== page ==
Dangers of the ‘nameof’ Operator (c#)

TL;DR – The are hidden dangers in the ‘nameof’ operator in c# 6.

shotinfoot

 

Lately I have witnessed developers use new features that were presented in c# 6. My problem is not with using the new features, but with developers blindly refactoring their code just so that their code is “cutting edge” using and abusing the new language features without giving it much thought, as if their change is purely syntactic and does not change anything in the semantics of their program.

 

The are some very interesting and useful new features in c# 6, like string interpolation or the property auto initializers. But in this article I want to talk about the ‘nameof’ operator.

 

In short, the ‘nameof’ operator lets the developers be less dependent of pure string values. Here is a usefull example:

public string Name
 {
     set
     {
         // some setter code
         NotifyPropertyChanged("Name");
     }
 }

 

Imagine that now you want to refactor the property ‘Name’ to ‘FirstName’ because of some new requirements. You would need to always remember to change the string “Name” anywhere it was used, just like in the above example.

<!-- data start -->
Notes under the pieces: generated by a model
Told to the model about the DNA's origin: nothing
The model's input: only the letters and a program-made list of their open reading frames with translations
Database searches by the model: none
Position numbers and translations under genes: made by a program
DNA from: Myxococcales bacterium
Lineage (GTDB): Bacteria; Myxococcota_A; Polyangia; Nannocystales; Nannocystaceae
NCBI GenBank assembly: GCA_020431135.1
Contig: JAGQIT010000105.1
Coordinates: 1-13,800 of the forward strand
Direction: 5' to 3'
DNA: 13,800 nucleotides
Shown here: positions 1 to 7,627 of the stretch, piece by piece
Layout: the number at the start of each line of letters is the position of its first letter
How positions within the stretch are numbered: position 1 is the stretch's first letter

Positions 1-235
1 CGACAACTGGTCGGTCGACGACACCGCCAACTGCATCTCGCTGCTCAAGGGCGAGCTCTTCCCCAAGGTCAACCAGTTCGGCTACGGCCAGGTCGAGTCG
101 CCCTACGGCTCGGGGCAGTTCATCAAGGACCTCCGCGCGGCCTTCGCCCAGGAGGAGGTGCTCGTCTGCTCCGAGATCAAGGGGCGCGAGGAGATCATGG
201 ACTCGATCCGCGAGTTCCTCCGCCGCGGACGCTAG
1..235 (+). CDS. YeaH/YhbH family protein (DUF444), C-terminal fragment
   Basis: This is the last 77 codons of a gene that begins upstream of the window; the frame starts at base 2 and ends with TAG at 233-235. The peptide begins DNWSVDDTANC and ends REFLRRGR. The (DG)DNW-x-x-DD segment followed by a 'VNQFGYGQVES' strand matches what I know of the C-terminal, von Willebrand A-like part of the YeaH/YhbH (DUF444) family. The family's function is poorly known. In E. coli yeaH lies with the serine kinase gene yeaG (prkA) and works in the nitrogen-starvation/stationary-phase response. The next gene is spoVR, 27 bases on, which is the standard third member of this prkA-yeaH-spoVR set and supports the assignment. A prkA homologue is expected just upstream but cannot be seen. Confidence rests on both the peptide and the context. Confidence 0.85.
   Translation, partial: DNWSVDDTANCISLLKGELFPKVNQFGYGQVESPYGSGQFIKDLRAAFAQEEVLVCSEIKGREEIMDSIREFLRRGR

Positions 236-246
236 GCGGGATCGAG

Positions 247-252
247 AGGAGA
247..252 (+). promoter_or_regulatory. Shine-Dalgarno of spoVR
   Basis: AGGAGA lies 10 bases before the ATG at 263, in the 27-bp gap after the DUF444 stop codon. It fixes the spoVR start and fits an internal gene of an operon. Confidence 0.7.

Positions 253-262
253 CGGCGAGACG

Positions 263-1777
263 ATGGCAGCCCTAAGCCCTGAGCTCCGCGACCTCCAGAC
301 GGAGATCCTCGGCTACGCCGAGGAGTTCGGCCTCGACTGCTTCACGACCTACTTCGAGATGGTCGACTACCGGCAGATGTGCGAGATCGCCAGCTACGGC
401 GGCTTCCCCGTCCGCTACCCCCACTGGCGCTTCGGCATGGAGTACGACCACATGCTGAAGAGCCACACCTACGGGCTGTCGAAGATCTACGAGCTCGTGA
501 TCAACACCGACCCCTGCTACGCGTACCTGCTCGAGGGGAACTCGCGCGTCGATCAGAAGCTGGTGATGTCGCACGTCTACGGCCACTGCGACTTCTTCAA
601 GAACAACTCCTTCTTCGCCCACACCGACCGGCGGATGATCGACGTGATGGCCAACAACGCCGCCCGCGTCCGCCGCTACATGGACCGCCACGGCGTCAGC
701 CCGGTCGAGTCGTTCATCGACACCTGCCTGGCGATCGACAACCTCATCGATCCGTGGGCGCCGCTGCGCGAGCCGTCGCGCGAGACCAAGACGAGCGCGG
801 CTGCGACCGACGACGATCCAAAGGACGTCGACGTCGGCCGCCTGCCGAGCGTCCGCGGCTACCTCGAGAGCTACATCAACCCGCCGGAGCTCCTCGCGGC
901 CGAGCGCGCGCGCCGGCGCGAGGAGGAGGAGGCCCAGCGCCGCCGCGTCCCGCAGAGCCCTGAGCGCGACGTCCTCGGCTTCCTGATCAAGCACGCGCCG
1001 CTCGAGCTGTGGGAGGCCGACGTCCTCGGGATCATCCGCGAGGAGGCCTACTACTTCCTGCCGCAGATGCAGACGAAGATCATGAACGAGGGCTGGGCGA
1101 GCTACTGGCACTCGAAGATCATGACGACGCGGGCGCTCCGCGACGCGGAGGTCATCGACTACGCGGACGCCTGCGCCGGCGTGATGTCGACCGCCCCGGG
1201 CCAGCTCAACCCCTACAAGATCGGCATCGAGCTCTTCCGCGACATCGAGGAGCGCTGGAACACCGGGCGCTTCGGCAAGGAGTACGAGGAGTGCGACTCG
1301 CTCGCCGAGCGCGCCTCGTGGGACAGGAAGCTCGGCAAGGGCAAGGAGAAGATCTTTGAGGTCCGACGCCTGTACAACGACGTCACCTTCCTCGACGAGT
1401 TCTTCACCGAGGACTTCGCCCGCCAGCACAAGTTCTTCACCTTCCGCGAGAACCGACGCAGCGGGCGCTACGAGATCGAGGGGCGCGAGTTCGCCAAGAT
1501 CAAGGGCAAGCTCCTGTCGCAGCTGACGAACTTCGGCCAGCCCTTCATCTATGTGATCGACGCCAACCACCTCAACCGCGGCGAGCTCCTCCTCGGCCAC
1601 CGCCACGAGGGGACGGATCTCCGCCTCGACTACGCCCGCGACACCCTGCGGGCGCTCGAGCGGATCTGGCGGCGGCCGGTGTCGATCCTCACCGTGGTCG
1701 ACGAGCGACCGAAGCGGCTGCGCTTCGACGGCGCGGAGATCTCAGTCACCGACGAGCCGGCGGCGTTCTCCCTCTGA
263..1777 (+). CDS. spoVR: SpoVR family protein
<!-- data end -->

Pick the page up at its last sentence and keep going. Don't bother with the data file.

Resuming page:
The new ‘nameof” feature allows you to write code as follows:

public string Name{
   set{
        NotifyPropertyChanged(nameof(Name));
    }
}

 

In this case when refactoring the ‘Name’ property, all uses in the ‘nameof’ operator will be refactored automatically with the help of your IDE.

 

So how can you shoot yourself in the foot with this operator, you ask? Pretty easily. And when you do – its pretty ugly, Lets see an example.
Consider the following code that extracts a value from configuration by providing a key:

Name = ConfigurationManager.AppSettings[nameof(Name)];

 

What would happen to this statement after the above mentioned refactoring? The result would be unpredictable. You might get an empty value, or maybe worse – you might get a value of some other key in the configuration file. This is pretty bad, I hope you see why.

 

This example is a simple one, but when you have a team working on the same code-base and some of the developers abuse the ‘nameof’ feature, you start dreading refactoring since you have no idea what you might end up braking.

 

To conclude, don’t blindly apply the shiny new features of your language just because they exist, use it when it’s appropriate. As a rule of thumb, I would suggest avoiding using the ‘nameof’ operator when used as a key in a key/value pair.

 

Enjoy coding,
Shonn Lyga.

About Shonn Lyga

Obsessed with anything and everything in Software Engineering, Technology and Science
This entry was posted in .NET, General Software, Software Design and tagged , , . Bookmark the permalink.

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